Today's Opinions, Tomorrow's Reality
Making America Bland Again
By David G. Young
Washington, DC, December 13, 2016 --
Thank immigrants for America's thriving ethnic food scene.
The year is 1971. You're hungry and in no mood to cook at home. Tired of hamburgers and other more mundane options, you look for more exotic cuisine. What are you options? Things look pretty bleak.
Mexican, Chinese and Italian restaurants pretty much summed up the 1970s ethnic food scene. At a Chinese joint, you could get a plate full of chow mein, or deep-fat fried poultry covered in a syrupy goop called General Tso's chicken. The Taiwanese inventor of the dish, who died last month, dismissed the Americanized version as "crazy nonsense."1 In a so-called Mexican restaurant, you'd find a Texas-inspried plate of enchiladas, which were nothing more than flour tortilla wrapped hamburger meat smothered in cheese. And many of the Italian joints would probably have dried spaghetti with hamburger-based meatballs.
Fast forward 45 years and the difference is striking. Venture into the older suburban ring surrounding any major American city and you'll find a breathtaking array of cuisines. Within a one mile radius of Bailey's Crossroads in Suburban Washington, DC, you'll find restaurants serving cuisines from Afghanistan, Ethiopia, Peru, Greece, Thailand, Japan, Arabia, El Salvador, Bolivia, Vietnam, China and India. Diners can get authentic Uighur Laghman noodles, Vietnamese Banh Mi filled with grilled pork and cilantro on a crispy french baguette, pan-fried Salvadoran Papusas stuffed with pork and cheese with a spicy cole-slaw like cordita on the side. African restaurants serve savory ground nut stew with a rich meaty broth. Iraqi or Afghan-style kebabs will satisfy carnivores as south Indian curries do the vegetarians. And those seeking seafood can do far worse than ordering a chilled plate of fresh ceviche at a Peruvian eatery.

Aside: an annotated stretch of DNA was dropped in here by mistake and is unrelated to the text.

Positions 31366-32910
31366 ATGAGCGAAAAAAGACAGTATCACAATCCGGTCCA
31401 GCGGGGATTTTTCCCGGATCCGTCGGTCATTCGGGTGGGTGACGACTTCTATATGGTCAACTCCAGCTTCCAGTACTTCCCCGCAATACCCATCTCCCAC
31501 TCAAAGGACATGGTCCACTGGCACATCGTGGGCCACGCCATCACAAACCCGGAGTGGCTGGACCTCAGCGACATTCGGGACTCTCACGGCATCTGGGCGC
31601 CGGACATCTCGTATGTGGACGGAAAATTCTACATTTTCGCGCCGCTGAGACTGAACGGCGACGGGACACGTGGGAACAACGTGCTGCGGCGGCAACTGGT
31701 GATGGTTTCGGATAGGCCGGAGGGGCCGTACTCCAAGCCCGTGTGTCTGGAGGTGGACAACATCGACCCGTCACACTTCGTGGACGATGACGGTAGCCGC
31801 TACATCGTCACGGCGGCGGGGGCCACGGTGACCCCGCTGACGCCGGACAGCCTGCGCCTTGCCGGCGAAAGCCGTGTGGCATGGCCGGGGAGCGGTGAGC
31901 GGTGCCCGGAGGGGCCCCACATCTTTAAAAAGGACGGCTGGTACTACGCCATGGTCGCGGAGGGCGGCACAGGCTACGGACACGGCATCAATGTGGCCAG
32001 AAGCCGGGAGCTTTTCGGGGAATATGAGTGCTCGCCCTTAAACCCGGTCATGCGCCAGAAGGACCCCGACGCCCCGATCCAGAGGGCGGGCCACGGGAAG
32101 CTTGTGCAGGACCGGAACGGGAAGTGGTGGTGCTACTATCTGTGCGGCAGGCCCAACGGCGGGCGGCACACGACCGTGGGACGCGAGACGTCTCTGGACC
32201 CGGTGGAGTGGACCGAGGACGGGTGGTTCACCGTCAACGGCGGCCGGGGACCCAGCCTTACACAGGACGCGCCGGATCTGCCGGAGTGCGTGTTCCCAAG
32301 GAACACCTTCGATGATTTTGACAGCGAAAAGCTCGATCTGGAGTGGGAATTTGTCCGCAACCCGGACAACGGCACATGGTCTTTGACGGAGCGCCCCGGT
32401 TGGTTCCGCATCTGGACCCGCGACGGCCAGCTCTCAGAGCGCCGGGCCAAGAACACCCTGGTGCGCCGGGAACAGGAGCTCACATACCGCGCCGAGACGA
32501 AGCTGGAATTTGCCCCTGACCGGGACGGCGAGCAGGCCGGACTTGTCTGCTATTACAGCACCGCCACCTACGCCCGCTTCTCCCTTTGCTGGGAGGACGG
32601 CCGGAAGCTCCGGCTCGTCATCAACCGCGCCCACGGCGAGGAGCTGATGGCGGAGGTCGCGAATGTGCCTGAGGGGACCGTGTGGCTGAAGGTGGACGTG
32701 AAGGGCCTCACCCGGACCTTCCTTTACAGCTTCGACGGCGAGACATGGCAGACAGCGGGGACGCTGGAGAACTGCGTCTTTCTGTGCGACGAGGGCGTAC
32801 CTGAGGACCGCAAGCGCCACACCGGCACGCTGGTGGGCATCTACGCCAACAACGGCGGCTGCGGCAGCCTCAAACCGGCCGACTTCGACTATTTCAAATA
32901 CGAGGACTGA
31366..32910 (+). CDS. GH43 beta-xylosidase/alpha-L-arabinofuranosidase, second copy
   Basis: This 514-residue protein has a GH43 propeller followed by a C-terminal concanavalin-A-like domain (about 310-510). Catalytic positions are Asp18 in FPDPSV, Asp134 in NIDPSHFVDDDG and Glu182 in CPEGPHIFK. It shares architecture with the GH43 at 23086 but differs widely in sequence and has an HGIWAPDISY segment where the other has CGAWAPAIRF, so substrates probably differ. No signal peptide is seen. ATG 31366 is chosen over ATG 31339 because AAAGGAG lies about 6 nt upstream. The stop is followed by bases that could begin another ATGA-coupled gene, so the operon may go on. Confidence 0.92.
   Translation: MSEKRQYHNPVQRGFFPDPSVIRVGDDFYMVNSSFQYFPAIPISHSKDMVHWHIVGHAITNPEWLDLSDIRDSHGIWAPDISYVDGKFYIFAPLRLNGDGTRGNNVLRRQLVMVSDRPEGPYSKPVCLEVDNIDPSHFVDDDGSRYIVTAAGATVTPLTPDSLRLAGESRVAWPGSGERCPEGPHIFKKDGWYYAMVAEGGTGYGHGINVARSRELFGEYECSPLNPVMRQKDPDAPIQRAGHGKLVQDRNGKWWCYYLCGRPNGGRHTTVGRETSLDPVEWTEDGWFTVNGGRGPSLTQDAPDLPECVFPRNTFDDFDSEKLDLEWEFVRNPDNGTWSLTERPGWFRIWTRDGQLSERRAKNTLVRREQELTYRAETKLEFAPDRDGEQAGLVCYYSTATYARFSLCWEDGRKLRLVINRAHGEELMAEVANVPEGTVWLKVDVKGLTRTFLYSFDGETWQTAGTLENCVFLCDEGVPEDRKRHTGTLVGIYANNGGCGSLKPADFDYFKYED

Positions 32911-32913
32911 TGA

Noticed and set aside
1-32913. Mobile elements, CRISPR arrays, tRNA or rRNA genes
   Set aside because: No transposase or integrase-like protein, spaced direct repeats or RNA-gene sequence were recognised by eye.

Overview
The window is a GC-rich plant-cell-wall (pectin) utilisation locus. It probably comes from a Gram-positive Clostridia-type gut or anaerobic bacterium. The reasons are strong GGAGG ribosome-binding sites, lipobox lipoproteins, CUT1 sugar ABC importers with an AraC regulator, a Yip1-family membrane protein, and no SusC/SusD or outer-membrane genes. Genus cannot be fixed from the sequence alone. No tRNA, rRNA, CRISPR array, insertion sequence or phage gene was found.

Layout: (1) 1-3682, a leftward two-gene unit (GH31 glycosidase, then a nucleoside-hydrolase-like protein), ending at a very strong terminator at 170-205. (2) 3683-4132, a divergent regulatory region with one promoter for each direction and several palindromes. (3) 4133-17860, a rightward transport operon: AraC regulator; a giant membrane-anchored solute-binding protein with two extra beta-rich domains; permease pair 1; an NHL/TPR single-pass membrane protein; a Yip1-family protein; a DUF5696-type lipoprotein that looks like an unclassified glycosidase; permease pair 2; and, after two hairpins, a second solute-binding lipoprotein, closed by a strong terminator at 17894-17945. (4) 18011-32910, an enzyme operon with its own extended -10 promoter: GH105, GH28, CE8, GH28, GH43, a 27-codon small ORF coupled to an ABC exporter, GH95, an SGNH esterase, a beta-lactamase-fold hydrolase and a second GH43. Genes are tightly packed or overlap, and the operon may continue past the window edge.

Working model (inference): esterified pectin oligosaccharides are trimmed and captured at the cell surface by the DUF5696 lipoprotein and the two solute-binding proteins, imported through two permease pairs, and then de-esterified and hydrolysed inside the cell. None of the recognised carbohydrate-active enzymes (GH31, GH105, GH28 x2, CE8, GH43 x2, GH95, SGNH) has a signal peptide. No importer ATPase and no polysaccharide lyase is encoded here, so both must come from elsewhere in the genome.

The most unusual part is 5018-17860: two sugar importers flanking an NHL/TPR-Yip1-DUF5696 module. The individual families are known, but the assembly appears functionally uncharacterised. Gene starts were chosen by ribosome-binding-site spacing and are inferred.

Why such a striking change? Immigration. In 1970, the percentage of American residents had fallen to an all time low of 4.7 percent since the Census Bureau began tracking the figure.2 Since then, immigration has ramped up. The foreign born population has grown steadily until it reached 12.9 percent in 2010, and now stands at a rate that is close to the historical highs reached a century ago. The faces of immigrants look quite a bit different today. Instead of being predominantly from Southern and Eastern Europe, they are from hundreds of countries representing every region in the world. This is the very change that has made the aging suburb of Bailey's Crossroads a culinary designation.
But now, as at the time of the immigration last peak, native born Americans are frustrated and exhausted by all the change that the immigrants have brought on America's shores. In the 1924, Congress imposed draconian immigration quotas The new law limited immigrants to a “more of the same” national quota system in proportion to those already in America. This allowed large numbers of English and German immigrants at the expense of pretty much everywhere else. America's percentage of foreign born residents steady dropped from 13.2 percent in the 1920 census, until bottoming out in 1970. The consequences for American cuisine were disastrous, as anyone who remembers the 1970s can attest.
This year, Donald Tump was elected on a platform of halting all immigration by Muslims, and building a wall to keep out Mexicans. Regardless of whether you think this is a good idea, the timing is crazy. Mexicans have ceased to be the largest immigrant group to the United States — China surpassed Mexico in 2013.3 What's more, the Mexican-born population of the United States is actually declining, as workers who have come to the country have started moving back to Mexico.4 Plans to curtail immigration are nothing more than a solution in search of a problem.
If America once again closes its doors to immigrants, as it did a century ago, expect things to return to the way they were in the 1970s. Yes, the dining scene will get a lot more bleak. And American innovation, starved of foreign talent, will clearly take a hit. Remember the 1970s Ford Pinto? That's not exactly the standard America should be shooting for.
Clearly, not all the ills of 1970s America can be blamed on a dearth of immigrants. A lack of post-war foreign competition allowed American stagnation, and a defeatist attitude inspired by America's unpopular and failing war in Vietnam was pervasive.
Yet if there is any doubt that immigrants helped America bounce back from it's 1970s funk, look no further than the mid-20th century suburbs that host many of today's immigrant restaurants. Amongst the Salvadoran Papuserias and Vietnamese Pho shops, you'll probably find an old I-Hop barely creaking along from the 1970s, dishing out the same waffles and fried meat patties from 45 years ago. The bland flavors of that I-Hop are symbolic of nostalgia that resonates with many Americans. For those who love flavors of the world, a future focussed on such nostalgia could not be more depressing.
4. Pew Research Center, More Mexicans Leaving Than Coming to the U.S., November 19 2015